I stumbled upon Michelle Herman’s most recent novel, Dog, quite by accident. I was wandering around the book store looking for nothing in particular when the cover caught my eye. As you can see above, it has a very cute puppy on the cover. Being a dog owner, and having a weakness for puppies, I was drawn to see what this short novel was all about. I was further intrigued when I found out that the author was from the same town (Columbus, Ohio) and was a professor at Ohio State University. Given the size, the topic, and the fact that the author was local and might be talked into an interview, I figured I had to buy this book.
I did buy the book and thoroughly enjoyed it. I will admit it was not the type of work I usually read: female author, female lead character, heavy on inner thoughts and emotions, etc. But I found the characters endearing, the writing honest and insightful, and the wry tone just right.
J.T. (she found her given name Jill too “girlish,” too “lightweight”) Rosen is a poet and professor at a Midwestern university. Unmarried, childless, and solitary, she is settled in her way of life. She has the house she adores set up just the way she wants it (built-in bookcases, reading lights in every room, tchotchkes placed just so) and has grown accustomed to being alone. Having given up on romance and nearly abandoned hope of close friendship, she nevertheless has a quiet sense of something missing.
One night she finds herself having rather morbid thoughts about being alone and ends up Googling the name of the town she lives in and “adoption,” “foster,” and “home.” What turns up, to her surprise, is hits about dogs, not children. Soon she is clicking into these sites and, almost by accident, deciding to adopt a dog:
It had all occurred almost without her participation. The website, the photograph, the phone call, the visit—all of it, as if she had been sleepwalking.
Suddenly, she has a dog. She finds her life has become a situational comedy, or what she thinks of as a situational comedy (not having watched television since she moved out of her parents house):
The thrust of the situation being that she’d soon be forty-five, with fifty just around the corner, that she was a tenured professor with two volumes of poetry to her name—neither one in print now, but they could be found in libraries, and in boxes in a closet in her office on campus—a charming wood-frame house, and that her life now boiled down to the care of one small dog.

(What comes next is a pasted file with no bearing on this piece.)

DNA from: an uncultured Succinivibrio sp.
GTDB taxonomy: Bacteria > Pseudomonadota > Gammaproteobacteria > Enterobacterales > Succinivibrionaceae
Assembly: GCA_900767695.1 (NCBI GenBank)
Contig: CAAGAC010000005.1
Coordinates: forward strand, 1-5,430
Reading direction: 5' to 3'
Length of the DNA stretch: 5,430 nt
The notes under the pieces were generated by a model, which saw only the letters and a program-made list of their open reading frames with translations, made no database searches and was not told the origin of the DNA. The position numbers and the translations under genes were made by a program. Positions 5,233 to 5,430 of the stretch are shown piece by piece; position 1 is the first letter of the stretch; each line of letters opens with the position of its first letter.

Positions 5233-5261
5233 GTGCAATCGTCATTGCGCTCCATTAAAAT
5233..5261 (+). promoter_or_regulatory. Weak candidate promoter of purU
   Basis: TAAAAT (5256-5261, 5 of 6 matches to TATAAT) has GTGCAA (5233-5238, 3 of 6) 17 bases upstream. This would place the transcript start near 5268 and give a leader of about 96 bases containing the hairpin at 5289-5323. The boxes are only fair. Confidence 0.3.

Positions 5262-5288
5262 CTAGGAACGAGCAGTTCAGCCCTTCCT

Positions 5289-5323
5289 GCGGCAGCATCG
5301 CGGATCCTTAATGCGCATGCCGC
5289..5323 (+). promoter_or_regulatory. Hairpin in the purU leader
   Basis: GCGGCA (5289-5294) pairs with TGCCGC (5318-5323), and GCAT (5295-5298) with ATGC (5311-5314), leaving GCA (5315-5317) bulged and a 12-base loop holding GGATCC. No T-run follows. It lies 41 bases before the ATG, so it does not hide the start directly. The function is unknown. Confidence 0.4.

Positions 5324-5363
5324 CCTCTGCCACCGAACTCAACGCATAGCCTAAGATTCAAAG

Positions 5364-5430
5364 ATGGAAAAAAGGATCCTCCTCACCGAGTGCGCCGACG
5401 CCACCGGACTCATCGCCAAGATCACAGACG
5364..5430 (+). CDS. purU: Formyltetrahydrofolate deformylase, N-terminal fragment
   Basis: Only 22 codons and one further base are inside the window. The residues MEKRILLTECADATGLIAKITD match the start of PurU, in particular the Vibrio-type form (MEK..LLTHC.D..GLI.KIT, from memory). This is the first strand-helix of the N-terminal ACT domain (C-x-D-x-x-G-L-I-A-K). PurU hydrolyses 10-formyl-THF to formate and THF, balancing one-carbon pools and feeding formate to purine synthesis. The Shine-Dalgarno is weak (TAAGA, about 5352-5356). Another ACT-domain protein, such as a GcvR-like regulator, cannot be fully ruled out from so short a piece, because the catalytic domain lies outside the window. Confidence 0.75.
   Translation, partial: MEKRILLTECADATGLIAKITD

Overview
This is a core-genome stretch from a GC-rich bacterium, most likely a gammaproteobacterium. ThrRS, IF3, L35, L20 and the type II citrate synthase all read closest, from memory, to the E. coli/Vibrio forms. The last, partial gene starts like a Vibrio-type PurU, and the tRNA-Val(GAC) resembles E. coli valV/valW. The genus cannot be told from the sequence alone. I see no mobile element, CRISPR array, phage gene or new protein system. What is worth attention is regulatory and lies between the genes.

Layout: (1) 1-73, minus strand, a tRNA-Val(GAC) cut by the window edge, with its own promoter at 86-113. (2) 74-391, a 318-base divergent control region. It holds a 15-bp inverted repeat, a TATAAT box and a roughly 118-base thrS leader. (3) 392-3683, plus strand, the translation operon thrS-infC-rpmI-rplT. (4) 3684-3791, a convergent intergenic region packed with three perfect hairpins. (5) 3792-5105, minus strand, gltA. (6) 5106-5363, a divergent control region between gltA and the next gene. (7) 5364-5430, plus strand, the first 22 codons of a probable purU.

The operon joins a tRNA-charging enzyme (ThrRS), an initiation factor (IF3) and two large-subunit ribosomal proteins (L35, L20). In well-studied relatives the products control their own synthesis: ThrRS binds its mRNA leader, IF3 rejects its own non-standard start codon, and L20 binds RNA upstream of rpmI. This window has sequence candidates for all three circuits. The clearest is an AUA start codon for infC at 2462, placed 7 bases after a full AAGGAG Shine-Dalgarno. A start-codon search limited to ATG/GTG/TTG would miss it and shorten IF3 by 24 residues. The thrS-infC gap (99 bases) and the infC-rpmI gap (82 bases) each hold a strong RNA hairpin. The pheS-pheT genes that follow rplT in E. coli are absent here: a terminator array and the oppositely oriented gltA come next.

Now this doesn’t seem like a terribly interesting plot does it? A middle-aged woman learns to take care of a dog. But like Herman’s other writing, plot is not the point here. Instead, she uses this situation to describe and explore the experience Rosen finds herself in. Herman looks back on Rosen’s early romances (a boyfriend named Phillip like the dog, in particular), her lack of friendship, her struggle to fit in to the academic world, even her relationship with her family.
The descriptions and emotions involved ring true. Here is a section where Rosen looks back on her expectations when entering academia:
When she had first begun this job, had moved from New York City to the Midwest, she had imagined that she would be among friends always. It pained her now to think of this. She had imagined a world in which people spoke of, thought of, nothing but books—in which there would be cocktail parties where people drew their heads together close to talk about a new poem in The Nation, the new book by Robert Hass, the miracle of Bishop; where they would quote Berryman, make arcane jokes that featured Pound or Joyce, press brand-new novels upon one another (“You must read this at once! and call me, no matter how late, and tell me what you think!”), exchange list of favorites, desert-island books, the books you knew you had to reread at least once before you died.
Herman captures these type of moments and thoughts perfectly (and there are a number of these moments in Dog). And I think this is what makes her writing interesting—outside of the obvious skill she brings to description, inner dialogue, etc.—her writing is almost emotional and psychological cartography. It is something everyone can relate to and wrestle with, and yet, because Herman’s characters are just different enough from us, the exploration is fresh and new.
Dog is a short, quiet little book, but it is a pleasure to read. Herman’s creative ability to capture the thoughts and emotions of her characters and her lively prose make her short works aesthetically pleasing and intellectually insightful. They may be small but they pack an understated punch. If you are looking for something different to read this summer, and something that is easy to take with you, I would encourage you to pick up Dog.